Can the Performance of Structural Corporate Bond Models Be Improved?
Craig W. Holden
Indiana University - Kelley School of Business - Department of Finance
March 9, 2010
We analyze variations of three risk determinants of the Extended Merton structural corporate bond model. We consider three alternative non-Gaussian distributions, varying recovery rates, and the possibility of early default or default at maturity. We test a sample of 79 corporate bonds from 1987 to 1998. We obtain four empirical findings. First, for the full sample we find that our variations of Extended Merton dominate the Black and Cox first passage time benchmark in out-of-sample performance. Second, we test whether the risk of early default is priced. We find that it is not priced for high credit rating, short maturity bonds and that it is priced for all other bonds. Third, we test whether the risk of a low recovery rate in severe default is priced. We find that it is priced for low credit rating, long maturity bonds and it is not priced for all other bonds. Fourth, we obtain a negative relation between cumulative default rates and recovery rates. Overall, we document for the first time how risk determinants vary to generate credit spreads for different rating/maturity categories.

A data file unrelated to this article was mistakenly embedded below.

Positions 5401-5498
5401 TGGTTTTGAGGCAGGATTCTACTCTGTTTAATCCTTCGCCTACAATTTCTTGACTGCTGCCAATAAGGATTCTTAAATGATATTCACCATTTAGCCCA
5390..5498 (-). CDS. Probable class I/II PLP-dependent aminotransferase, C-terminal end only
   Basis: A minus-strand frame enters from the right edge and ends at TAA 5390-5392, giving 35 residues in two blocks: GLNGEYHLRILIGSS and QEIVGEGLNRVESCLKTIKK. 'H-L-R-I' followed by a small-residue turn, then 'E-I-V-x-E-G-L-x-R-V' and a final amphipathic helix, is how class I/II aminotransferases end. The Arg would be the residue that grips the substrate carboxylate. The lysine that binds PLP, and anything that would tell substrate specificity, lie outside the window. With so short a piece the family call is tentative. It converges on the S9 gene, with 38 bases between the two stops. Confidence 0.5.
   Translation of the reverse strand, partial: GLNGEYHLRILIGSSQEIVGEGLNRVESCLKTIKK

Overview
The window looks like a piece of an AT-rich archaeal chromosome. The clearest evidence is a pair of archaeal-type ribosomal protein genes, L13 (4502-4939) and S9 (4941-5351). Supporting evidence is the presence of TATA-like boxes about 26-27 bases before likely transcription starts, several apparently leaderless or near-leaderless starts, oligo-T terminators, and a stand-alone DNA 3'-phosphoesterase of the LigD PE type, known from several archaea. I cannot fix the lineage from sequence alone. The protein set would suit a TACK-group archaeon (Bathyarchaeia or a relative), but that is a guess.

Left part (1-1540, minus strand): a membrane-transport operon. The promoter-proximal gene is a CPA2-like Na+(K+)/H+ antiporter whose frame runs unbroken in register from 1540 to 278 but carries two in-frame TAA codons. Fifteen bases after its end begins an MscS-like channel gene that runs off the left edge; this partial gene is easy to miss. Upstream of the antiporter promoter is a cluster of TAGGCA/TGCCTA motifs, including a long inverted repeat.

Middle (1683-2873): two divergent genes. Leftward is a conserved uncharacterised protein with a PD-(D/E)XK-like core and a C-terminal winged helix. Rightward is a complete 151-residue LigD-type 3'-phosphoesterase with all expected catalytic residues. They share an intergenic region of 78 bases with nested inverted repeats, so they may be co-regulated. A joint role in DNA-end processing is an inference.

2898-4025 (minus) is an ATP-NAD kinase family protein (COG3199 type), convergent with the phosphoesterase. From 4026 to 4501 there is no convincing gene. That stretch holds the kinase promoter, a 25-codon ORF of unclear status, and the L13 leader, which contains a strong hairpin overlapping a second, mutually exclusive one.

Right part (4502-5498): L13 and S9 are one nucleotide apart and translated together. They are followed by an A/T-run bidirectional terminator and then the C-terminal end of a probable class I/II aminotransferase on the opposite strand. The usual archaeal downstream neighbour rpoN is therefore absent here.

Number of Pages in PDF File: 58
Keywords: credit risk modeling, structural model, default risk, corporate bond pricing, non-Gaussian distribution, jump-diffusion, stochastic volatility
JEL Classification: C51, C52, C53, G12, G13
Date posted: March 19, 2010
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